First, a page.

A new 7-Eleven convenience store is taking shape along Connecticut Avenue in Chevy Chase at the former site of the popular Chevy Chase Lounge.
A block and a half away, construction continues on the new home of the relocated Chevy Chase Lounge, which is scheduled to reopen for business next month after a five-month hiatus.
The fate of the neighborhood bar became a neighborhood cause celebre a year ago when owners Mary and Gary Kinsey decided to leave their location at 5600 Connecticut Ave. NW after the building changed hands and the new owner proposed increasing rents in the building by 300 percent.
The Kinseys had hoped to move to their new location at 5534 Connecticut Ave. with no disruption in service, but, "We had to wait for permits and we had to redo the whole kitchen," Mary Kinsey explained.
The lounge closed in May. "It was a financial burden," she said. "We had a business set up that we could have sold for a lot of money." But the new place has one advantage. "We picked up about 10 seats," she said.
Meanwhile, the lounge's old address is undergoing substantial renovations to accommodate a 7-Eleven. "We're making quite a few changes on the exterior, as well as the interior," said Robin Young, a spokeswoman for 7-Eleven. It's a smaller store than we're used to," she said. "We're projecting that it will open in February or March of '85."
James Molloy, president of the Chevy Chase Foundation, said that although "we never like to see an old establishment firm move out" such as the Chevy Chase Lounge, 7-Eleven has promised to decorate tastefully. "We don't like the 24-hour part but I hope we can live with it," referring to the fact that some 7-Eleven stores are open 24 hours a day.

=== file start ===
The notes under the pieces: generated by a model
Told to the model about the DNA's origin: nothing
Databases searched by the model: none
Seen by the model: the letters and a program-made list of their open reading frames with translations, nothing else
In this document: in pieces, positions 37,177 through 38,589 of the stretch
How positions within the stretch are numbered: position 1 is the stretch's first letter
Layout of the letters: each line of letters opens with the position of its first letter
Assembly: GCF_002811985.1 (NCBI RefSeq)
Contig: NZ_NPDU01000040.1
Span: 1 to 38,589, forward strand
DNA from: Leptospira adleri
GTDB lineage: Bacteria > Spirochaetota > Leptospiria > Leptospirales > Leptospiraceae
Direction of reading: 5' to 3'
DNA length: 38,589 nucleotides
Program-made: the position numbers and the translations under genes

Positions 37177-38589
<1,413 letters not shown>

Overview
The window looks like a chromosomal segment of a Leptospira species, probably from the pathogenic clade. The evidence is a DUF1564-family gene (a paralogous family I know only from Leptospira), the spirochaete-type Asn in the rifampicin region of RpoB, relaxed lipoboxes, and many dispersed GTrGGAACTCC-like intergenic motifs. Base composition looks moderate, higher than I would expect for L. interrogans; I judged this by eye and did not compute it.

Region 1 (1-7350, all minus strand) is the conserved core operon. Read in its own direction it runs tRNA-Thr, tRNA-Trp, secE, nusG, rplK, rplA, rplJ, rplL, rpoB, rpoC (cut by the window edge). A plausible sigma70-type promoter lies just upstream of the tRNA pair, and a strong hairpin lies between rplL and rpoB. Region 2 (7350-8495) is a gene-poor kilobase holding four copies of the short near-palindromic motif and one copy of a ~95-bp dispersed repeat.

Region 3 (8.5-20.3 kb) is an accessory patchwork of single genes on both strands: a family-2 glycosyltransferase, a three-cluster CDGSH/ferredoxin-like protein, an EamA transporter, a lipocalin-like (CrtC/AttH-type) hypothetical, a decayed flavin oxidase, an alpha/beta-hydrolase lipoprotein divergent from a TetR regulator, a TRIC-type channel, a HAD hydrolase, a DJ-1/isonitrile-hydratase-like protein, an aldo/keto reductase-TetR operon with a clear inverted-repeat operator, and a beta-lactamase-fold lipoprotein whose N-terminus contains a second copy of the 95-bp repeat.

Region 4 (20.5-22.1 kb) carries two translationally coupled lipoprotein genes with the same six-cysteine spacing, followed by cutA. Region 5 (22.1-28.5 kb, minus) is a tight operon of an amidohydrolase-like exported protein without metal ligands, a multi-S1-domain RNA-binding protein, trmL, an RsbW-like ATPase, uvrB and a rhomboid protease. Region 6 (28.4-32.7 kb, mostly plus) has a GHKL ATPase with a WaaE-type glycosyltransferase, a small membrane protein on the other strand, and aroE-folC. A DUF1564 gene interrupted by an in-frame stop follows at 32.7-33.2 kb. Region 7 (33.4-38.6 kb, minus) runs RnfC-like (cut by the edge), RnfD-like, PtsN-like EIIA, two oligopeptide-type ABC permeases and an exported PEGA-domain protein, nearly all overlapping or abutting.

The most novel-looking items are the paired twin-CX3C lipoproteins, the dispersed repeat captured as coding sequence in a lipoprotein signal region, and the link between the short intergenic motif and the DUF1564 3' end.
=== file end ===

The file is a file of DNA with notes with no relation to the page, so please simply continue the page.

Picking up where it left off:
The foundation, founded by Molloy about six years ago, raises funds by soliciting neighbors and businesses and uses the money primarily to beautify the neighborhood shopping strip along Connecticut Avenue from Chevy Chase Circle south to Livingston Street.
Some Chevy Chase residents had strenuously opposed a proposal to rent the former address of the lounge to a Roy Rogers restaurant; that proposal was withdrawn. The coming of the 7-Eleven prompted few community objections.
When the 7-Eleven representatives met with the community in June to unveil plans for the new store, only about 80 people showed up -- compared to almost 400 that had attended an earlier meeting with representatives from Roy Rogers, said Lee Schoenecker, president of the Chevy Chase Advisory Neighborhood Commission.
"It was not a volatile meeting," said Schoenecker recalling the disputes that punctuated the meeting with Roy Rogers. "I was scared to death of the meeting, but I was surprised at how little opposition there was."
He attributed to lack of opposition to the 7-Eleven plans that call for putting the store within the existing space. Plans for the Roy Rogers called for enlarging the space.